- Equipment financing: An asset-based loan used for the machinery and equipment needed to run the business. Commonly, the equipment purchased will serve as the collateral for a loan instead of personal property.
- Commercial real estate loans: Another asset-based loan. This one is specifically for acquiring commercial property such as a retail shop or office building. Similar to equipment financing, the property acts as collateral for this type of business loan.
- Personal loans for business use: These are loans based solely on the borrower’s personal finances and credit, so your personal credit score will be extremely important.
When you take out a loan, the lender may allow you to borrow the money without securing it. In this case, you don’t have to put anything up as collateral (i.e. something the lender can potentially take) in the event you can’t pay back the money. On the other hand, the lender may require that you use an asset as security for the loan, which would make it secured.
The secured loan most Canadians are familiar with is using their home as collateral to gain funding from a traditional bank.
If you’re a homeowner, home equity financing is one of the fastest sources for funding available. There are two kinds of home equity financing: home equity loans (sometimes called a HEL), and a home equity line of credit (also known as a HELOC). Both of these are considered a second mortgage.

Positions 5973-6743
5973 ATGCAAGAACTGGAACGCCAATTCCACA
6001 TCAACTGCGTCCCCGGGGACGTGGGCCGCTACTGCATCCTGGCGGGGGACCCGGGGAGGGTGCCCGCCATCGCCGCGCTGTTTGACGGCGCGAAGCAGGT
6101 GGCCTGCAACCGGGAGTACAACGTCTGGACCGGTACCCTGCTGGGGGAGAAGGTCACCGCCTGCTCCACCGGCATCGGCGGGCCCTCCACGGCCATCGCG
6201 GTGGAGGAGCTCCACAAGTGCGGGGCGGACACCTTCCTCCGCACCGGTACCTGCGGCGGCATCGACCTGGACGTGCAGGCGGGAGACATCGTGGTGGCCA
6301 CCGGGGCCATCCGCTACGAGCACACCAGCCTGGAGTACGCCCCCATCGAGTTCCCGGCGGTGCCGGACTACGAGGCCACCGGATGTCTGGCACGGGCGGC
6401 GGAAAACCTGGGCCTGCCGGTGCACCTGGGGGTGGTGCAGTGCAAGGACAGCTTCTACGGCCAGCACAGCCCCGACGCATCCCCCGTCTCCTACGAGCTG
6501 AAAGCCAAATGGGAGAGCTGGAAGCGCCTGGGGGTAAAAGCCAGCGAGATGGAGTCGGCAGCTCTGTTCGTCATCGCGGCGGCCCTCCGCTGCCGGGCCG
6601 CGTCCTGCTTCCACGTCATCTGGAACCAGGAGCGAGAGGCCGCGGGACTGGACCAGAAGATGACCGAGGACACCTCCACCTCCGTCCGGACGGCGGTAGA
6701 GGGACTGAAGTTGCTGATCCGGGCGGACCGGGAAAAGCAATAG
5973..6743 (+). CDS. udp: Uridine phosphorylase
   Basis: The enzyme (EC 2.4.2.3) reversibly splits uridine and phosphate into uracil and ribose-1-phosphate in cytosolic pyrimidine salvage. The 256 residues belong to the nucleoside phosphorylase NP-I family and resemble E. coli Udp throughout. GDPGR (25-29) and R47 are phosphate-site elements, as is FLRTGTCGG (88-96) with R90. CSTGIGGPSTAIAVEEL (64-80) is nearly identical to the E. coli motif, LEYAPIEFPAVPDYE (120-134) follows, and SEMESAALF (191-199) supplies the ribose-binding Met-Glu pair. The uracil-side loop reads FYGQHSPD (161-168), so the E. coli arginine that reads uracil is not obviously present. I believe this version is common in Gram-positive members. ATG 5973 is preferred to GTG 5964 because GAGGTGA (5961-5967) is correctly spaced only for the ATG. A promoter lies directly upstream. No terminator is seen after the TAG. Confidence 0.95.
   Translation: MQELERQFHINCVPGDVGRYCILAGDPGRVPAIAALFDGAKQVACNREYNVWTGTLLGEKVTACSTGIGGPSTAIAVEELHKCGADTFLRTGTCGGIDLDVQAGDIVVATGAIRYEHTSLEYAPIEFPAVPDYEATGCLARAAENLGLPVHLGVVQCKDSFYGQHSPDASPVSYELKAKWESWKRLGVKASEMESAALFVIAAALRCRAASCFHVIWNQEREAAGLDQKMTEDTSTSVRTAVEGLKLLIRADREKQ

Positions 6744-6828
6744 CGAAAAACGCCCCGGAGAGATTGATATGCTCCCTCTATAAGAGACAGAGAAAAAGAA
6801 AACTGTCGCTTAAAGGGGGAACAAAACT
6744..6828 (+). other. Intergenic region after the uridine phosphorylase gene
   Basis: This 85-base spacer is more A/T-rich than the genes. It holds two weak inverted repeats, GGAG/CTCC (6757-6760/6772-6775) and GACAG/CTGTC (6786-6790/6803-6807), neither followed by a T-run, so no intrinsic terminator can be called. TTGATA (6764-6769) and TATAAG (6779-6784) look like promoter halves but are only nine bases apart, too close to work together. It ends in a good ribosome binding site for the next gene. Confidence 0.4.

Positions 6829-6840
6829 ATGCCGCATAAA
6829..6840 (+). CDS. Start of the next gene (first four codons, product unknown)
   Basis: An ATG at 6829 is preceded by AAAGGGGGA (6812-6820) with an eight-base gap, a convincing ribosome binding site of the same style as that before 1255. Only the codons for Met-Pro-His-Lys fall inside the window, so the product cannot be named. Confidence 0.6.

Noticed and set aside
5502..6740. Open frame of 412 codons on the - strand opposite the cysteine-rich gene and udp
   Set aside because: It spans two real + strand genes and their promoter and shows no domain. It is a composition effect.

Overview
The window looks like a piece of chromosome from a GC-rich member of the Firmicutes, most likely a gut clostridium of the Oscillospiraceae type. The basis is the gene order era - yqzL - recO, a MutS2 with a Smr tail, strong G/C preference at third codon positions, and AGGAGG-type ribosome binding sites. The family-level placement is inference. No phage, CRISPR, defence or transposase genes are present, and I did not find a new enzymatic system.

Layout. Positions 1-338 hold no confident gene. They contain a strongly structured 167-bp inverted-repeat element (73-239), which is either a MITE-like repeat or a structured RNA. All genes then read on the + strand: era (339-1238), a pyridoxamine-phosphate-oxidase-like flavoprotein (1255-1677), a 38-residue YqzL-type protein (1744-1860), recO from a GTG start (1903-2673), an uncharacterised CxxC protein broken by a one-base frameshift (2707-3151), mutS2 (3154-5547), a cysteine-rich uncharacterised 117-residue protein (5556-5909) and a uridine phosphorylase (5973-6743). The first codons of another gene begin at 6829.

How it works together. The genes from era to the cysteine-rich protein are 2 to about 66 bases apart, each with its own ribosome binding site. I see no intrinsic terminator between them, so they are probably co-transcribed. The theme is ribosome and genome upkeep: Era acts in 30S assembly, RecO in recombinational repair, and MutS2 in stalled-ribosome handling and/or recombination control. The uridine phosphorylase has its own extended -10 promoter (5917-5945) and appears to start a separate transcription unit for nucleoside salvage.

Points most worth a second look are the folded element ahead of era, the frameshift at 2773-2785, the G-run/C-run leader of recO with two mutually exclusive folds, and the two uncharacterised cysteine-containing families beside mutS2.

A home equity loan has a fixed rate and fixed monthly payments are made until the total amount has been paid. With a HEL, the money is given in a lump sum. Once the borrowed money is paid off, you cannot get a home equity loan again. As for a HELOC, the money doesn’t have to be given all at once. You can borrow funds in increments up to your credit limit.
Many financial experts suggest only borrowing a portion of the available equity and leaving some of your home’s value intact. Most lenders operate within a credit limit on a home equity line by taking a percentage (for example, 75%) of the home's appraised value and subtracting from that the balance owed on the existing mortgage.
In addition to the above, there are other bank loan options out there for prospective franchisees.
The Business Development Bank of Canada (BDC) offers a wide variety of loans, grants and other financing options to both experienced and new entrepreneurs. Notably, the BDC is a Certified B Corporation, meaning that it is a business that acts in a way that demonstrably benefits society rather than focusing solely on making profits.
For new businesses, the BDC provides funds to help Canadian businesses that are “in the start-up phase who have been in operation for at least 12 months and have generated revenues [to] turn their business ideas into reality.”
In addition, the BDC also has some of their programs targeted at specific demographic groups, such as indigenous Canadians, recent immigrants, and women developing or marketing certain “cleantech” options.
Government Backed Programs
One of the most popular ways for Canadians to finance their own business is borrowing through The Canada Small Business Financing Program, which is designed to make it “easier for small businesses to get loans from financial institutions by sharing the risk with lenders.”